The key to increasing the youth vote is hiding in plain sight

Researchers are finding high youth turnout in the midterms, but are missing a larger story

December 2, 2022:  There is increasing evidence that younger voters played an outsized role in the outcome of the 2022 midterms.  Multiple sources, including Edison Research National Election Poll’s exit interviews, have noted higher turnout among the 18-29-year-old cohort. The CIRCLE group at Tufts reported day-after estimates in 10 states and saw a 27% turnout nationally, and 31% in a number of battleground states for that age group – second only to 2018 levels. (Link here)

The latest reporting is often followed by speculation and analysis about why the high youth vote happened and what might be better ways to engage that audience in 2024 and beyond.  It turns out there is data, hiding in plain sight, that provides a definitive answer to that:

Put a ballot in their hands!

Colorado and Washington state, both 100% mailed-out ballot states (aka Vote at Home or VAH), have excellent tracking on turnout levels by age group.  They don’t follow exactly the same age break points as CIRCLE’s research, but we can interpolate as needed.

Colorado 2022 turnout of active registered voters: 

18-24-year-olds: 38.4%

25-34-year-olds: 49.2%

Estimate for 18-29-year-olds: 42%

Washington 2022 turnout of active registered voters:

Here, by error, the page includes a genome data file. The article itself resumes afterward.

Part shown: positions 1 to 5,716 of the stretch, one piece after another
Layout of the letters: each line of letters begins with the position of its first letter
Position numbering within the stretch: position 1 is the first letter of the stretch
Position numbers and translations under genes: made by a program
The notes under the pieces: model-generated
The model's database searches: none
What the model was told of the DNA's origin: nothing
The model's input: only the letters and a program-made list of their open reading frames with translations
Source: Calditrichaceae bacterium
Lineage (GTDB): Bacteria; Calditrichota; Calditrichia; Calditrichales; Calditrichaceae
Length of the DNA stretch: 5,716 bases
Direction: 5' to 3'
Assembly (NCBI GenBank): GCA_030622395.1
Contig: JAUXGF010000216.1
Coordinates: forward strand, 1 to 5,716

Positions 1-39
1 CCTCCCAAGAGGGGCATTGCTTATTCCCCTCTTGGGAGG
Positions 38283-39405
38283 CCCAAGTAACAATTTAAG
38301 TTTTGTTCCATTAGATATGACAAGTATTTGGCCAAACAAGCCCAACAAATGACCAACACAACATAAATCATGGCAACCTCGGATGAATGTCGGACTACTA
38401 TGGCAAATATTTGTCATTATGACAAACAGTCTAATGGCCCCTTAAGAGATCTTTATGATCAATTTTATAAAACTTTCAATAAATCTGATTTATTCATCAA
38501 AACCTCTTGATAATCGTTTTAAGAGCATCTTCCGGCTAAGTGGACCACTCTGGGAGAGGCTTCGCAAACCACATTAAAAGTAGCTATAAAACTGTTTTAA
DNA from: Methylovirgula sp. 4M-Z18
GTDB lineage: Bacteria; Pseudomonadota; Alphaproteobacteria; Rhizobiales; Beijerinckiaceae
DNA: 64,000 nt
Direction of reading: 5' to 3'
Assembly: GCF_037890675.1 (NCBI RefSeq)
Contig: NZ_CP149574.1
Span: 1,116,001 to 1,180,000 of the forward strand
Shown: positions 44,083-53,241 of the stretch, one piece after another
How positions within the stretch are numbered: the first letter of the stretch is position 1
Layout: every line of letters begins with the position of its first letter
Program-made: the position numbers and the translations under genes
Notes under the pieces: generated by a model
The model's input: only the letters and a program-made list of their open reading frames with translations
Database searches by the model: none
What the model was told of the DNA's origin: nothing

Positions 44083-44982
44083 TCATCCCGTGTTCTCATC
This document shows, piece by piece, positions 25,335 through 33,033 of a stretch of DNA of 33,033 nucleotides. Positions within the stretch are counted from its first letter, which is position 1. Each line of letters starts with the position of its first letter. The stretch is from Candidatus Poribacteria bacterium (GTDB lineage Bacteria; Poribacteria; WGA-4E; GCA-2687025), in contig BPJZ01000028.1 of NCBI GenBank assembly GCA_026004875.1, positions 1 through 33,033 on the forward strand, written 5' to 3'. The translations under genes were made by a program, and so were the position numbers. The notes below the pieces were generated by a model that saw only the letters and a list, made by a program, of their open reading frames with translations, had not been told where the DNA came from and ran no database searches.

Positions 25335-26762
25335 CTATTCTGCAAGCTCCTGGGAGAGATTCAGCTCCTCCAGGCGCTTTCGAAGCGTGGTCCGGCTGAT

18-24-year-olds:  38.2%

25-34-year-olds: 45.2%

Estimate for 18-29-year-olds: 41%

So, let’s review:  neither Colorado or Washington were battleground states in 2022, and people are excited about youth turnout of 27% or 31% elsewhere when these two are in the 40’s? 

That begs the question:  Is this somehow unique to 2022?  It turns out not.  There are many other examples of how mailing a ballot to all younger voters results in substantially higher turnout than if they are compelled to go to and wait in line at a traditional polling place.

CIRCLE conducted some other excellent research on youth voting, this time for the 2020 election.  (Link here) And what state do you think had the highest turnout of 18-29-year-olds that cycle?  Hint: It wasn’t a battleground state.  Of all places, it was New Jersey with 67% turnout.  And what did New Jersey do in 2020 that they had never done before?  Due to the pandemic, they mailed a ballot to every active registered voter, including those younger ones.

In April 2022, The Voter Participation Project also issued an important report, whose extensive data tables revealed this remarkable fact:  Of the top 10 states for eligible voter turnout of 18-34-year-olds for 2020, 6 of them were full Vote at Home states (NJ, NV – the only battleground state among them, CO, WA, OR and CA.  The only non-VAH presidential battleground to make the list was Michigan at #10. (Link here)

Our own work has uncovered the same story across the country over the last eight years.

Research into Utah’s 2016 general election showed that for voters with ballots in hand, as some but not yet all Utah counties did then, there was a turnout uplift of:

  • 5% for 18-24 females and 10.7% (the largest of any cohort) for 25-34 females
    • So, in the 9% range for 18-29F.
  • A similar uplift was seen for young males: 6% for 18-24; 9.7% for 25-34